HemCon bandage is an engineered chitosan acetate preparation designed as a hemostatic dressing, and is under investigation as a topical antimicrobial dressing. We studied its effects on healing of excisional wounds that were or were not infected with Staphylococcus aureus, in normal mice or mice previously pretreated with cyclophosphamide (CY). CY significantly suppressed wound healing in both the early and later stages, while S. aureus alone significantly stimulated wound healing in the early stages by preventing the initial wound expansion. CY plus S. aureus showed an advantage in early stages by preventing expansion, but a significant slowing of wound healing in later stages. In order to study the conflicting clamping and stimulating effects of chitosan acetate bandage on normal wounds, we removed the bandage from wounds at times after application ranging from 1 hour to 9 days. Three days application gave the earliest wound closure, and all application times gave a faster healing slope after removal compared with control wounds. Chitosan acetate bandage reduced the number of inflammatory cells in the wound at days 2 and 4, and had an overall beneficial effect on wound healing especially during the early period where its antimicrobial effect is most important.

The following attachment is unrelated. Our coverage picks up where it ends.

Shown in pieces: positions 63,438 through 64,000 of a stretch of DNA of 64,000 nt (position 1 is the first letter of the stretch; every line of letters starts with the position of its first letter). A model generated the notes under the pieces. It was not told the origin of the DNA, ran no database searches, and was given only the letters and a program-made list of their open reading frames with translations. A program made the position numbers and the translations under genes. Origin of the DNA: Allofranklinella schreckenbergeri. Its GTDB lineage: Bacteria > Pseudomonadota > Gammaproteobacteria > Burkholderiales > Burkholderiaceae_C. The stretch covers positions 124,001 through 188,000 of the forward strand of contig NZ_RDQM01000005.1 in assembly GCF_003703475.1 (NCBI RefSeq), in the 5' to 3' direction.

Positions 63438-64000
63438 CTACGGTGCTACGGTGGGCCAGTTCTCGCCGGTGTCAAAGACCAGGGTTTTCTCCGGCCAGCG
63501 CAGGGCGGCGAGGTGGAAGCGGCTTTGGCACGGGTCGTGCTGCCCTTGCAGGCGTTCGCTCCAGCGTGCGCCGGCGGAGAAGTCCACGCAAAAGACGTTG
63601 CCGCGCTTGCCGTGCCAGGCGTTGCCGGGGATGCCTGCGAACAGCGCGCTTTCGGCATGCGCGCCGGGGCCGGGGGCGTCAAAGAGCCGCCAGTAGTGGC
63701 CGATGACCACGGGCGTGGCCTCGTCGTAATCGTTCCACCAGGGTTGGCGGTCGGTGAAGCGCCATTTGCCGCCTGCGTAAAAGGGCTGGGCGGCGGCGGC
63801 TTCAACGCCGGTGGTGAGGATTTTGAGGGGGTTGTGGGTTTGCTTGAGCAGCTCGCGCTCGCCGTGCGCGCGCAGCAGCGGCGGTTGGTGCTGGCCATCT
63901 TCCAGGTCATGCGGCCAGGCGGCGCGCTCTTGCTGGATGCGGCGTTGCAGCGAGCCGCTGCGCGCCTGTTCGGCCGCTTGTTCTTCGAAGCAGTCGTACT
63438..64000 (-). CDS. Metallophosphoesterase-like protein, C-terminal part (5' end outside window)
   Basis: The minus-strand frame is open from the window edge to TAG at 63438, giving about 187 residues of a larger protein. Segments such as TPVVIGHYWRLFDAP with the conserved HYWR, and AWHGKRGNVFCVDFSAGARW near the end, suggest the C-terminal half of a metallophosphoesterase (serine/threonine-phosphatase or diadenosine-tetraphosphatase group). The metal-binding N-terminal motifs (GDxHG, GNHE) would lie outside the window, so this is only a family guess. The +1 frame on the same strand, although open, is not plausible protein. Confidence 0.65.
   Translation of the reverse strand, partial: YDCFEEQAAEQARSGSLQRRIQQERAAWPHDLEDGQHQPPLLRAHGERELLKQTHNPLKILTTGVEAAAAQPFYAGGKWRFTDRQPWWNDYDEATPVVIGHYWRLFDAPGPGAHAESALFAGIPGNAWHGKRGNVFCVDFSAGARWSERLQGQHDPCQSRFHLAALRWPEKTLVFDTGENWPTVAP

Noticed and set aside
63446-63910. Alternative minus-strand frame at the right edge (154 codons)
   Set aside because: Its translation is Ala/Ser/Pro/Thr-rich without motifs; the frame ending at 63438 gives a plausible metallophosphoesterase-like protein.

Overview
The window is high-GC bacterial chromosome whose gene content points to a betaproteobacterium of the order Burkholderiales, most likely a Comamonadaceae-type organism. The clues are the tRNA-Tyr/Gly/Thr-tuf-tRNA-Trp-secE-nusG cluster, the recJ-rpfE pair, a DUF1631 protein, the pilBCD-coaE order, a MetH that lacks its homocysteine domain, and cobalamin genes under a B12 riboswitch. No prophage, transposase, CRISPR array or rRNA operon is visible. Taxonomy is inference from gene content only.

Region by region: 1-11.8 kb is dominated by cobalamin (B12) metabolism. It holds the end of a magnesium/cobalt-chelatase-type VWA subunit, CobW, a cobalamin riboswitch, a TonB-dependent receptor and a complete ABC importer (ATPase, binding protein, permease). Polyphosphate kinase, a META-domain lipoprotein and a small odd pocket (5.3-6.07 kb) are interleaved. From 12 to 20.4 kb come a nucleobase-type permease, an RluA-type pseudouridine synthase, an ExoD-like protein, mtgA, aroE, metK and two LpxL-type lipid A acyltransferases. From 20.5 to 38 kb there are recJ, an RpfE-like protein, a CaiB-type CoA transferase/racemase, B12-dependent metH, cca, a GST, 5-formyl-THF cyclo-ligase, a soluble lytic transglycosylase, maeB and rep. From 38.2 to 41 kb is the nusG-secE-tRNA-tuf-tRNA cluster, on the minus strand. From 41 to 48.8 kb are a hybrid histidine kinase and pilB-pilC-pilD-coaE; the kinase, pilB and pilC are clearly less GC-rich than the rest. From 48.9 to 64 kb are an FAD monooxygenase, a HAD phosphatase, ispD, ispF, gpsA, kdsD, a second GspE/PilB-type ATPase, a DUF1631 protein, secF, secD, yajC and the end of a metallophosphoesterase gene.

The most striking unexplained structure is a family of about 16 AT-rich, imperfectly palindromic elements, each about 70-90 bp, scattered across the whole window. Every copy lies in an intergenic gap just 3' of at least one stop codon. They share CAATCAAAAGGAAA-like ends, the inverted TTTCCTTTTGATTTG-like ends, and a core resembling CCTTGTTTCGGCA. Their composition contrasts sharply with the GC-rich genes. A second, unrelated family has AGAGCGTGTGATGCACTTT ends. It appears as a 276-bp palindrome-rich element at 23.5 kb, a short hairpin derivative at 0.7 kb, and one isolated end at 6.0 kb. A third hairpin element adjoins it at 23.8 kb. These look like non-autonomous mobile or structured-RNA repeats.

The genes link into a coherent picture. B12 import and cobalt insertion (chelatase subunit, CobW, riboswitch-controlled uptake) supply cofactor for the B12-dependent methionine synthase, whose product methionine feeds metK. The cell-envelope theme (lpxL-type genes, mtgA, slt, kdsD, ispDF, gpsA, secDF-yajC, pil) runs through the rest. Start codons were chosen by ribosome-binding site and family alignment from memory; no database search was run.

13. URL :
        http://www.ncbi.nlm.nih.gov/pubmed/18471261
      14. Call Number :
        PKI @ catherine.lautenschlager @
      15. Serial :
        9986